Maybe she isn’t transgender: tomboys and kids in America

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You’ve seen the stories: a little boy, born completely male, likes pink and Barbies. Upon questioning from his parents, they come to the revelation that he feels like a girl so they decide that he’s actually a girl. And viola! The child’s identity has been completely changed.

I recently read a story just like that. They’ve always kind of rubbed me the wrong way.

While I know it’s true that there are people who are hermaphrodites and are born tansgendered, these stories seem different. The child seems to prefer things stereotypical of the opposite gender, and that leads the parents to believe they are identifying the child as the wrong gender.

Recently I read this story about a woman who grew up loving football, playing with sticks, hunting with her dad, and desperately wanting to be a boy. In every sense of gender norms in America, she was the son her father never had, like she jokes about. She loved the things many boys do but “[h]ad they told me that liking these things made me a boy, I would have concluded that I was a boy.” And now she a happily married mom.

Reading this article helped me articulate something about these stories. It’s not the family’s struggles that bother me. I’m sure many of their struggles are real, and am not here to tell them they were wrong. What I do want to say is this:

If your child was born a girl and likes “boy things”, that does not mean she is a boy. If your child was born a boy and likes “girl things”, that does not mean he is a girl. It just means they are their own person with unique preferences that may or may not meet the expectations we assign to their gender.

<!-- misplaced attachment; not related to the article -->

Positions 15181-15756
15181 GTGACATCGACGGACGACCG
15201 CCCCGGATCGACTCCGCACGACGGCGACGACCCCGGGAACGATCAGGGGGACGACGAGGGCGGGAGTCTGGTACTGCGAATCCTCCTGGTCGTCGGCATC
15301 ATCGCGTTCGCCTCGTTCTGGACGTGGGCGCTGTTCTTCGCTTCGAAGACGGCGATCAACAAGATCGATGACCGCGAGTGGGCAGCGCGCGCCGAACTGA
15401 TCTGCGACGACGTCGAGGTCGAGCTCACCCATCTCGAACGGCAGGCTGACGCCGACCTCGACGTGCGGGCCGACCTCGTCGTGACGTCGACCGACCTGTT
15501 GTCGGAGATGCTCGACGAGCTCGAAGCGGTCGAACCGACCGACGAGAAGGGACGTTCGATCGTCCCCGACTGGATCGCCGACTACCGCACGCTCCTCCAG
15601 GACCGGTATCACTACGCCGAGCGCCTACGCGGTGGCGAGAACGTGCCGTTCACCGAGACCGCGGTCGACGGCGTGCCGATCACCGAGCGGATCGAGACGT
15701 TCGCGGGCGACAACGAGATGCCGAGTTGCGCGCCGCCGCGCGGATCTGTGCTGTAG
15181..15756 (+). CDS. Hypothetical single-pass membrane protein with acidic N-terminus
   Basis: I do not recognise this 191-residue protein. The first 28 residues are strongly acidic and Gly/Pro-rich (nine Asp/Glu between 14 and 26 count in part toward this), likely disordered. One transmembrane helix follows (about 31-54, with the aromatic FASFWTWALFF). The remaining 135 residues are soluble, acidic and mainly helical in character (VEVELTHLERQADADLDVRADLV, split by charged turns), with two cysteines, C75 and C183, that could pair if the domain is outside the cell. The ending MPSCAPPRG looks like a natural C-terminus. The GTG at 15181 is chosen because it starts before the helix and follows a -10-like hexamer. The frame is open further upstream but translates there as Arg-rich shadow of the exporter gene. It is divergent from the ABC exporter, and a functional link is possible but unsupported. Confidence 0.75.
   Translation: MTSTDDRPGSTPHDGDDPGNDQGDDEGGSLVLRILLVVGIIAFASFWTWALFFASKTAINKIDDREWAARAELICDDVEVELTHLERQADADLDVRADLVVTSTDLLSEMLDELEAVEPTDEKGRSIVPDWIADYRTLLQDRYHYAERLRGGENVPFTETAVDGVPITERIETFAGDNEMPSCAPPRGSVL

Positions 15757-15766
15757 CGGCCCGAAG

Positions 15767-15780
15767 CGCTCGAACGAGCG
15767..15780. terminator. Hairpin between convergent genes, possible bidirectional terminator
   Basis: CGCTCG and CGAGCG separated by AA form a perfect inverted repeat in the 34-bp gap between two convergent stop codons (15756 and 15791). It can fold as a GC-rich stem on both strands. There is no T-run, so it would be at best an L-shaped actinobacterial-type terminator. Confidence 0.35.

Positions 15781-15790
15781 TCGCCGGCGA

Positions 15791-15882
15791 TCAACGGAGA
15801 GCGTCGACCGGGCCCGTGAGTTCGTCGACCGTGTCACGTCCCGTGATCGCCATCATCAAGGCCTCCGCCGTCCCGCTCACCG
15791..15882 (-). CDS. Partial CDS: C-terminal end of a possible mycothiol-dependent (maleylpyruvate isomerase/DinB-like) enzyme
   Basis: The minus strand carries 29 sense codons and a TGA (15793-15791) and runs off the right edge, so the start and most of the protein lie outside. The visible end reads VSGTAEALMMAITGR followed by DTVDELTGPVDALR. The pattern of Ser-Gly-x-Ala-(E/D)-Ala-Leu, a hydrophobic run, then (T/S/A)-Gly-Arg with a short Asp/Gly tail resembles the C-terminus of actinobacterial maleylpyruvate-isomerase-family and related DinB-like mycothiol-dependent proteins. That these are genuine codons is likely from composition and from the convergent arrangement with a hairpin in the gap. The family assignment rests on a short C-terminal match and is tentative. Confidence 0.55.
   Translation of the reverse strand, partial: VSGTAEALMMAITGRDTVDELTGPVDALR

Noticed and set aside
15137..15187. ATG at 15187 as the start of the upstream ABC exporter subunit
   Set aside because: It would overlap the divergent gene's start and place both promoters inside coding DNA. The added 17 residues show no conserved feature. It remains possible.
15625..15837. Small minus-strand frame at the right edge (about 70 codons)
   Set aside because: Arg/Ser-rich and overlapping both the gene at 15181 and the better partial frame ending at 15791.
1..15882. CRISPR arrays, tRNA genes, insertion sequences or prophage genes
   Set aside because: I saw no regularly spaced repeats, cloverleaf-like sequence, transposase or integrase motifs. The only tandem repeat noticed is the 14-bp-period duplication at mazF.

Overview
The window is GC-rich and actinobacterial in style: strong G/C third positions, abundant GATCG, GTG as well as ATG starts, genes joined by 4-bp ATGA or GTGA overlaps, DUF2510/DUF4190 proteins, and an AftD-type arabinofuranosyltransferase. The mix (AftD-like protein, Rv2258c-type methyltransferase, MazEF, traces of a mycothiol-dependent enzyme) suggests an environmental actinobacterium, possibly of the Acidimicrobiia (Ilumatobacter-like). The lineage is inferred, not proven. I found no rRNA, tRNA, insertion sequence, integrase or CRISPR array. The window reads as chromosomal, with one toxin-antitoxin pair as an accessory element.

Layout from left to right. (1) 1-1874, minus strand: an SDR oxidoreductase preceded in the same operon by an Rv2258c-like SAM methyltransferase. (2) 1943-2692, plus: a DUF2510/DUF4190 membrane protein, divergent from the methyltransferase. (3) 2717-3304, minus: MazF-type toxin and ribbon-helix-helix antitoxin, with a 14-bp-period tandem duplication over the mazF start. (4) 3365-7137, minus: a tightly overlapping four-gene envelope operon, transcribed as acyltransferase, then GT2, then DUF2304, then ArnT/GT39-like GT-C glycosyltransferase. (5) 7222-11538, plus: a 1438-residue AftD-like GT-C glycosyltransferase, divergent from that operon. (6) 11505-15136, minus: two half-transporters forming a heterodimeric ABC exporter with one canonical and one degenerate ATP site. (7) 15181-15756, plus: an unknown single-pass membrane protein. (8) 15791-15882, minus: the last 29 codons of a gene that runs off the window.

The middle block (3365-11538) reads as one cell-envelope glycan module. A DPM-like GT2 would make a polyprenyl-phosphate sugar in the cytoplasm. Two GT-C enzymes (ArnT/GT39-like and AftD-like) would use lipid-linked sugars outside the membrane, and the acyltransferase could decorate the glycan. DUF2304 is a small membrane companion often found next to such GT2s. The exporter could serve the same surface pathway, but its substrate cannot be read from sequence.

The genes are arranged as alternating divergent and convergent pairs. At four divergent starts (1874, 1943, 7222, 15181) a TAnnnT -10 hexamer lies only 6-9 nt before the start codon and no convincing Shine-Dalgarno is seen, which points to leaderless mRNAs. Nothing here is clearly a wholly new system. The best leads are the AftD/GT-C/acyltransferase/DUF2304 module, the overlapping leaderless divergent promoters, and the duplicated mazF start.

It’s funny to me because America is all about smashing gender norms nowadays. But if a child seems to step outside what we judge as normal gender boundaries, BAM! They are obviously supposed to be the other gender.

Well, that just doesn’t make sense.

We want girls to be CEO’s, and for men to stop hating on women. We want the phrase “like a girl” to be more positive, and for us to identify bossy girls as future leaders. We want to stop playing Russian Roulette with our children’s lives by assigning them a gender at birth. Basically, we want girls to be just like guys and for them to do the same exact things.

How are we doing that if a girl who likes sticks is automatically considered a boy?

America, we are failing our daughters if liking fishing makes them boys. And we are failing our sons if liking the color pink instead of blue makes them girls. Like Lindsay wrote:

“They just let me be me. They let me be a girl who wore jeans more often than skirts. They let me play with slingshots rather than princess wands. They didn’t conclude that I was gay, or transgender. They didn’t put me in a box that would shape my future, at the expense of my own free will.”

That’s pretty powerful. If we want to stop kids from being bullied and judged for their gender identity, then stop labeling them. Let’s play with kids no matter what their preferences are. Stop telling them “liking sticks makes you a boy” or “liking pink makes you a girl”, because it doesn’t.  It’s what makes them the unique person they were created as.

What do you think?

To Life,

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3 thoughts on “Maybe she isn’t transgender: tomboys and kids in America”

  1. Brilliant. I couldn’t agree with you more. It is so important that children not get placed in boxes “oh, you like boy things? You must be a boy let’s treat you like one and cut your hair, etc”…it can be so damaging. I hope more people speak out in honest and loving ways such as you did.

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